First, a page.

The Point of Inquiry Weekly Wrap-up: Daniel Dennett
June 17, 2013
Author of sixteen books, including his latest in May, Intuition Pumps and Other Tools for Thinking. Eramus Prize-winning philosopher. One of the so-called Horsemen of the New Atheist movement alongside such widely-read writers as Richard Dawkins, Sam Harris and the late Christopher Hitchens. And now, perhaps even more prestigiously, a two-time returning guest on Point of Inquiry.
Indre Viskontas sat down with the titan of thought himself to delve into everything from human (and not-so-human) cognition to the very idea of free will. Here are some highlights.
Dennett on whether it's actually possible to build an artificial intelligence:
"Absolutely. Sure. Possible. Unlikely, very unlikely. Just because the perplexities are staggering. It's very hard to keep track of just how complicated this would be to do but in principle, you could do it. "
On his definition of free will:
"Free will is moral competence of the following sort: a person, an agent, has free will who is well informed and has well-ordered desires and preferences, who is good at detecting when he or she is being manipulated by other agents, and is good at protecting itself from manipulation by others. And also, in order to have free will in the requisite sense, you got to have - as the card players say - you've got to have skin in the game. You've gotta be punishable."
And lastly, a rule of thumb that any skeptic should take into consideration:
"Sturgeon's Law is that 90% of everything is crap. And that's true whether you're talking about physics or chemistry or evolutionary psychology or sociology...90% of everything is crap, so don't waste our time and yours hooting at the crap. Go for the good stuff. If you want to criticize something, and there are many things that deserve criticism, do not abuse your privilege of the floor wasting our time and yours by pointing out the dismal features of the worst stuff at the bottom of the barrel. It just shows that you're not serious. If you're serious, go after the very best stuff."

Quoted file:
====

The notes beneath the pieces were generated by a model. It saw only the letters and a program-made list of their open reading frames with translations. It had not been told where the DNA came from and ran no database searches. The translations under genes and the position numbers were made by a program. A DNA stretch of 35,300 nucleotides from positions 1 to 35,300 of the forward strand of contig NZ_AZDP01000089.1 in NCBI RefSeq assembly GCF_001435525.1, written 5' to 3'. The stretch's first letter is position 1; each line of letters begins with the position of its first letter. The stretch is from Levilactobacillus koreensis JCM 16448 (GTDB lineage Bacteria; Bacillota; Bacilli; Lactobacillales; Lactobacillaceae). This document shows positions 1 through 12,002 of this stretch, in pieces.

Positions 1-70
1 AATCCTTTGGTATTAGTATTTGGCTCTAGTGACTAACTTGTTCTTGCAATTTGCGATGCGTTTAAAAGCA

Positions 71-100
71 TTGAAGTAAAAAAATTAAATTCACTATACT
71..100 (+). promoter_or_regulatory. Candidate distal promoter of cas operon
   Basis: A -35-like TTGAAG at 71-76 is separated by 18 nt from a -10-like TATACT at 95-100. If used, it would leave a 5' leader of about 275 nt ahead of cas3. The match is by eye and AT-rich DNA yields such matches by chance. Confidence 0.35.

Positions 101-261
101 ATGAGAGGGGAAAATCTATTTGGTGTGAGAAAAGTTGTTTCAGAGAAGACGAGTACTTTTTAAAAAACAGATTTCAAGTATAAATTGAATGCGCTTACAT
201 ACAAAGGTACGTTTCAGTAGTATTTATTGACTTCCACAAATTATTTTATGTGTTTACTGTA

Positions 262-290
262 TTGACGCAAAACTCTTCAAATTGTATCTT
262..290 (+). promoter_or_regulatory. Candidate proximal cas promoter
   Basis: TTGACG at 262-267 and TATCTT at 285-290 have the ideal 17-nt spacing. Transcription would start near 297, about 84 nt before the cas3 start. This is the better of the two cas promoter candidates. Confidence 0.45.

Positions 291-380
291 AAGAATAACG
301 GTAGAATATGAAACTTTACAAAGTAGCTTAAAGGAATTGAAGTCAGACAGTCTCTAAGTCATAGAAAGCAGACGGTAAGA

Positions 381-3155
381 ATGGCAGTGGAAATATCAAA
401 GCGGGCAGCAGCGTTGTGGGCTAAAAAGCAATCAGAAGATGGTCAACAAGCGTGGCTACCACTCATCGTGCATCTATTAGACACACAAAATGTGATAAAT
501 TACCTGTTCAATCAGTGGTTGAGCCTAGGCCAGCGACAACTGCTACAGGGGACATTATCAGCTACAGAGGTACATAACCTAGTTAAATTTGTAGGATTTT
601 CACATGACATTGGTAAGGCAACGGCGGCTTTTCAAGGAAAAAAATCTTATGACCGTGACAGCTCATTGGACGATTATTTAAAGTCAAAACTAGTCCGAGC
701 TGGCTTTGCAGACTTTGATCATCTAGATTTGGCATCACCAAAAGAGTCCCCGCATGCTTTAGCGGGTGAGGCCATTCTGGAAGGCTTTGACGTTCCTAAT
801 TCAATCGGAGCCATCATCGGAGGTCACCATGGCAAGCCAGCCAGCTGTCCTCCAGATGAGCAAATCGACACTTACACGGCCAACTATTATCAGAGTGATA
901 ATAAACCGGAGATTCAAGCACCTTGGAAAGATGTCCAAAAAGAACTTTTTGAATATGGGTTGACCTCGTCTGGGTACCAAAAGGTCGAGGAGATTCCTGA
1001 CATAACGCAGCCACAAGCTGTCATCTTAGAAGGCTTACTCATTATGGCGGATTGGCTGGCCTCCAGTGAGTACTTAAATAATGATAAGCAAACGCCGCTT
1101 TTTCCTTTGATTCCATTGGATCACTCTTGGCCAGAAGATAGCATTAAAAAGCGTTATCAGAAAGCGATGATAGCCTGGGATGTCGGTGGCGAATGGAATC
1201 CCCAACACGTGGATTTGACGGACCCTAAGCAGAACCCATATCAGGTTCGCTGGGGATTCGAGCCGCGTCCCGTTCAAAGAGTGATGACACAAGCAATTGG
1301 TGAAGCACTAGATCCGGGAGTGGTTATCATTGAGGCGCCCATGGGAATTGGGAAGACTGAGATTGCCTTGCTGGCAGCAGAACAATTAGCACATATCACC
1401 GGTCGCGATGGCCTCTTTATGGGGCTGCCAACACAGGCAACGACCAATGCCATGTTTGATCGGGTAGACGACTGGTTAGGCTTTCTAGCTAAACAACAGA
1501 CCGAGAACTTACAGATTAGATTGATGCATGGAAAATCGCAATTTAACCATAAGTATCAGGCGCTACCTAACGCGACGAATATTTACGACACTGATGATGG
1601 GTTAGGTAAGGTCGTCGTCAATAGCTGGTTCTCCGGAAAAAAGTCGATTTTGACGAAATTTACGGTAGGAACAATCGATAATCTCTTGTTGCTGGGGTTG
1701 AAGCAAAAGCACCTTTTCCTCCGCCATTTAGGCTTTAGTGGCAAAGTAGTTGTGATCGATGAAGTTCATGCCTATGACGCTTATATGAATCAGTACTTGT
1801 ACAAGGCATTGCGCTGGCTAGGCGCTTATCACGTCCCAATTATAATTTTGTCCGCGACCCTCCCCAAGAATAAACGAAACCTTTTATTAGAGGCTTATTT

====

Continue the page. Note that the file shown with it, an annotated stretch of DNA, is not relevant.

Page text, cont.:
As lyrical as Dennett can be, it's easy to see why our POI listeners loved this week's episode. Of course, seeing as they're POI listeners, it's also easy (and great) to see why they're more than willing to debate some of his finer points. That's why this comment of the week goes to JT, who decided to offer a response to Dennett's earlier mentioned definition of free will. As the full comment is a bit lengthy, here's an excerpt:
"Finally, framing free will in terms of moral competency seems a bit narrowing. Certainly there are many important choices we make in life that have no moral implications."
The entire post, located on this episode's comments section, is certainly worth checking out.
That's all for this week.
As always, feel free to buy some of our brilliant guest's sixteen wonderful books through POI's website, and look for Dan Dennett elsewhere just about everywhere.
Thanks for tuning in and we'll see you next time.
Photo credit: Peter Yang/August
Commenting is not available in this weblog entry.